In twenty-first-century Saskatchewan, oil “looks like freedom, but feels like death” (p. 98). These lyrics from Leonard Cohen’s 1992 song “Closing Time,” sprawled across an oil tanker railcar in Stoughton, Saskatchewan, serve as both a fitting description of our society’s troubled relationship with oil and a rather succinct conclusion for Emily Eaton’s and Valerie Zink’s book, Fault Lines: Life and Landscape in Saskatchewan’s Oil Economy. The image of the tanker is one of 77 photos by Zink that accompany 29 pages of text by Eaton, which together attempt to capture the contradictions and complexities of oil development in rural Saskatchewan between 2011 and 2015. Despite its short length, Fault Lines provides a compelling and insightful overview of the difficult choices, short-and long-term consequences, and myriad injustices that oil development has introduced to Saskatchewan.
Eaton and Zink are careful not to reduce the issue of oil development to simplistic arguments for or against, but rather weave together alternative, conflicting, and overlapping perspectives that serve to illustrate the complexities. The oil economy has brought jobs and prosperity, while at the same time introducing new health risks, causing environmental damage, and increasing social inequalities. Through interviews with oil workers, landowners, politicians, Indigenous protestors, temporary foreign workers, and social service providers, Eaton conveys the illusion of choice that permeates the oil economy. In the broadest sense, people living in rural Saskatchewan made (and continue to make) choices about oil development in their communities and on their land. But within the context of factors out of their control, such as unstable agricultural commodity prices and rural out-migration, people’s choices are largely constrained by a need “to make the most of their situation” (p. 35). The benefits of oil development—regardless of its potential negative consequences—therefore present themselves as opportunities that communities and individuals cannot afford to miss. In this more narrow sense, not developing oil resources is really no choice at all.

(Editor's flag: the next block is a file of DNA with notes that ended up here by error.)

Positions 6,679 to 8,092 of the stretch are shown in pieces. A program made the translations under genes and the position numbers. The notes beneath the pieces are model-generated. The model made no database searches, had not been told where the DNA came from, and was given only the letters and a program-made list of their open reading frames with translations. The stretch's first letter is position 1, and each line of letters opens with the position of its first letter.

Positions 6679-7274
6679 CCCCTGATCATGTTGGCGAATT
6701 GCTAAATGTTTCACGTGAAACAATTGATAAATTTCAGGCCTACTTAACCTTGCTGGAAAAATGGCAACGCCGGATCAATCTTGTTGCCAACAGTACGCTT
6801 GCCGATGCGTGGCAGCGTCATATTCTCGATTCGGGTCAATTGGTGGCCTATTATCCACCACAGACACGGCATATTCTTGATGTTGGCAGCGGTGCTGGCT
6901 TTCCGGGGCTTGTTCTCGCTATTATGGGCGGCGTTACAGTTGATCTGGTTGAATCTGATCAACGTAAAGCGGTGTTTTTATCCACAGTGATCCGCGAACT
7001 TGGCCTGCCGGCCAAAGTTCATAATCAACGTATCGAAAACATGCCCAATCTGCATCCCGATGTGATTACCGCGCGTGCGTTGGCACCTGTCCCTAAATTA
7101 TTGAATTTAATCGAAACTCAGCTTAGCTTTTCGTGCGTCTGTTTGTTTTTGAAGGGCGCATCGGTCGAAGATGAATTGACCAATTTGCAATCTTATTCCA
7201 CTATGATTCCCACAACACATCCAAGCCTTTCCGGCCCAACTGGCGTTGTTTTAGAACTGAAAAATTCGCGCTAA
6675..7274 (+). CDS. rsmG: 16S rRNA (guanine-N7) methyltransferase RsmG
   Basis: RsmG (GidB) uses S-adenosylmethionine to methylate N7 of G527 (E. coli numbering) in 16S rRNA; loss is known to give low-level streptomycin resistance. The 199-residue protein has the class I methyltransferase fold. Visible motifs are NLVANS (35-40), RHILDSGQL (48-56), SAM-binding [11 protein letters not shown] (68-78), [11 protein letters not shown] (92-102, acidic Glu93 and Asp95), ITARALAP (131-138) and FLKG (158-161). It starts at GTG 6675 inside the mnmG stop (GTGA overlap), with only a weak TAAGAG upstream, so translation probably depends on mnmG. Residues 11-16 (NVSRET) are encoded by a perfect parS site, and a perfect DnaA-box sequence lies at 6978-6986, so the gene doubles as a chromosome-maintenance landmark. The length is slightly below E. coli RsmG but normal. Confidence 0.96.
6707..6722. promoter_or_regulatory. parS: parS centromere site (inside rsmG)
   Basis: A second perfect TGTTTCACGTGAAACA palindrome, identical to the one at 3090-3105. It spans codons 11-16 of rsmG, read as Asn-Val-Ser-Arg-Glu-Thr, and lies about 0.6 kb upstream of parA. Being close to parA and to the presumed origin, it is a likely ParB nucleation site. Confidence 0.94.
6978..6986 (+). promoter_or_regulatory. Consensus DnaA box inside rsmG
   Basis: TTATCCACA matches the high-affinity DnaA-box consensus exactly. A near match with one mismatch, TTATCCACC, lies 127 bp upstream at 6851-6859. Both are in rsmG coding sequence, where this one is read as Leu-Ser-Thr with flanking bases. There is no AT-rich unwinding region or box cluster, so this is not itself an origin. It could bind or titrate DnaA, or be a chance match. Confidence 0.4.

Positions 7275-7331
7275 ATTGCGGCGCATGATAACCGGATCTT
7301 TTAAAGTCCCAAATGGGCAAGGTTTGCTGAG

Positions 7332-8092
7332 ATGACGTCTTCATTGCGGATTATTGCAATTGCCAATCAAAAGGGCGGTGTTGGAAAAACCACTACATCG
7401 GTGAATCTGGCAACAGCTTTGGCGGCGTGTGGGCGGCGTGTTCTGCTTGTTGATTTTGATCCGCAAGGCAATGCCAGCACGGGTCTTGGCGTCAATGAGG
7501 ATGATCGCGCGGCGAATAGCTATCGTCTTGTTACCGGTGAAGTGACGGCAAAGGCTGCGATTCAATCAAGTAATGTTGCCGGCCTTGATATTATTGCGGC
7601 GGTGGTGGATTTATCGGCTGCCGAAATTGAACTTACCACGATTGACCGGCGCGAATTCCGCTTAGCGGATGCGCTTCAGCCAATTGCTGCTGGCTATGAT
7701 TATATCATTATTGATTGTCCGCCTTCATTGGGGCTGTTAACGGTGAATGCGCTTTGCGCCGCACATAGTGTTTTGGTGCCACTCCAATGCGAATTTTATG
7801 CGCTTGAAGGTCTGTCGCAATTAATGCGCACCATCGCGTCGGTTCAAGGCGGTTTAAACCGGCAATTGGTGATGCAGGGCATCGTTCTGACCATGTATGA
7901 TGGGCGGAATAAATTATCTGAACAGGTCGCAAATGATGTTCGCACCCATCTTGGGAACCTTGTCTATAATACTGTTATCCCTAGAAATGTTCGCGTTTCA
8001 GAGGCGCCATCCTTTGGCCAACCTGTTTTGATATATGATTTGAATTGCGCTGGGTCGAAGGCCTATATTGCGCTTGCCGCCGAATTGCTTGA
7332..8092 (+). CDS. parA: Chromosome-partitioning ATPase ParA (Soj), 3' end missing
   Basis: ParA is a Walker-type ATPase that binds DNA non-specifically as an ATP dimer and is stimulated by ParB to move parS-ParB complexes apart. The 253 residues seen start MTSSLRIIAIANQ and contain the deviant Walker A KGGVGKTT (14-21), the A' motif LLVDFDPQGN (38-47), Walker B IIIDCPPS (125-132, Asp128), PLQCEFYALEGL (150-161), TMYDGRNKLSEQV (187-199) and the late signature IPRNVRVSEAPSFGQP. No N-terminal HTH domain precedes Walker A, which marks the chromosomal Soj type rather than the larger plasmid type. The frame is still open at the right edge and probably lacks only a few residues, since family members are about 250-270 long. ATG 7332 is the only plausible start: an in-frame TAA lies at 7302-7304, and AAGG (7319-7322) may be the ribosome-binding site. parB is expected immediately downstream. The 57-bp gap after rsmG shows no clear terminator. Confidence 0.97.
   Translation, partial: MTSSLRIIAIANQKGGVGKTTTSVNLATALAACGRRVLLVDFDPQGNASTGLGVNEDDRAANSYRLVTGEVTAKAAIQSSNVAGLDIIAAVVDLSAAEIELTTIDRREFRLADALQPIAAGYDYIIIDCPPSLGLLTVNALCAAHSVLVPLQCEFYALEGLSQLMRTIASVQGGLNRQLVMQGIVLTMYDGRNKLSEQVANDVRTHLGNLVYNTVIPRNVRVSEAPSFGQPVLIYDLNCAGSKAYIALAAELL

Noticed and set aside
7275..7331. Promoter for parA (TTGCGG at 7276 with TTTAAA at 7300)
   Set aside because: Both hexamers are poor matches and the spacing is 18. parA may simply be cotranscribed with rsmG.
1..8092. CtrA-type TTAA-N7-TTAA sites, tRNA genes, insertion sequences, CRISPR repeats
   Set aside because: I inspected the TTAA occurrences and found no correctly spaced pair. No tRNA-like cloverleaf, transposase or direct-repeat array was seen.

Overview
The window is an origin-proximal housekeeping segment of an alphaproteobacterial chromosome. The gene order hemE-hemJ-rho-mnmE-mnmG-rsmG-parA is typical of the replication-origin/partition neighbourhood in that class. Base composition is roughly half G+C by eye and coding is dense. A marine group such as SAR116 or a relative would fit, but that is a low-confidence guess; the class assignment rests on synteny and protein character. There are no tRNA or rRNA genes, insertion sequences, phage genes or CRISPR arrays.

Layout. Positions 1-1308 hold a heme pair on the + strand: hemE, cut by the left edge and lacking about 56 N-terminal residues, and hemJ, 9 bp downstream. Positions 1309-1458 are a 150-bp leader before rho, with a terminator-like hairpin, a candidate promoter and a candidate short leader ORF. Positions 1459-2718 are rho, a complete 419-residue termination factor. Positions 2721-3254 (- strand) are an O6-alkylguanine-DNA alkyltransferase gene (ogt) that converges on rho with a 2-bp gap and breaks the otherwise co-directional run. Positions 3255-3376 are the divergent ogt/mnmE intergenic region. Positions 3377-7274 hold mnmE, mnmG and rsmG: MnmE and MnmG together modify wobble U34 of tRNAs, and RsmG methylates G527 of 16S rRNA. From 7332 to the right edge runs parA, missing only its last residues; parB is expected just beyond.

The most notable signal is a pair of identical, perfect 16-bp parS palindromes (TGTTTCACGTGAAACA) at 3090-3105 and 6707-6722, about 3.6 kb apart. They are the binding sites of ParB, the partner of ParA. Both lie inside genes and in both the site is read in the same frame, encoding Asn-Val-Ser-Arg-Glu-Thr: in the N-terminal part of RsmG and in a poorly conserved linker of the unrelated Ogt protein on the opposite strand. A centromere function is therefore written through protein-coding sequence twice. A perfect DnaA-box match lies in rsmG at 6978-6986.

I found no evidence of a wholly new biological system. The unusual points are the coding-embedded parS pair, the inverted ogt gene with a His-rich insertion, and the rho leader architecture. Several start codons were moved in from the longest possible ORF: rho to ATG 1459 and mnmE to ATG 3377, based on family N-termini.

As Eaton’s text and Zink’s photos make clear, these choices almost always result in a tension between short-term and long-term consequences. Farmers are enticed by short-term royalties or lease incomes, but are confronted with long-term health or environmental costs; oil workers are vulnerable to short-term seasonal or economic cycles in the industry, but desire and behave as though they have the long-term stability necessary for expensive lifestyles or families; communities experience short-term economic growth and high employment, but are left with the long-term burdens of infrastructure and populations unable to support themselves when the wells run dry. Western Canada’s culture of “the self-made man” (p. 51) contributes to a pattern of consumption in which, as one faith leader told Eaton, “everybody’s got to drive a $60,000 truck” (p. 65). When “It is either feast of famine in the oil industry,” long-term choices often lose out to short-term choices (p. 51). [End Page 197]
Zink’s photographs comprise nearly three-quarters of the book and beautifully illustrate the juxtaposition between the vulnerability and nostalgia felt for a “traditional” rural way of life and the disruptive material realities of rapid economic growth. While the photos provide a tangible sense of the places and people in this story, they do not always align with Eaton’s narrative, and most of the images are not explained at all. Eaton refers to just 18 of the 77 photos, and the images referenced are often placed in a different section of the book. Instead of serving as a documentary companion to Eaton’s text, Zink’s photos function almost as a separate artistic testimony to the changes wrought by oil development.
Eaton does a nice job of articulating the injustices that oil development imposes on many different social groups who are largely powerless to oppose the industry. For example, approximately one-quarter of the province’s mineral rights are privately owned. The remaining three-quarters are leased by the Crown to oil...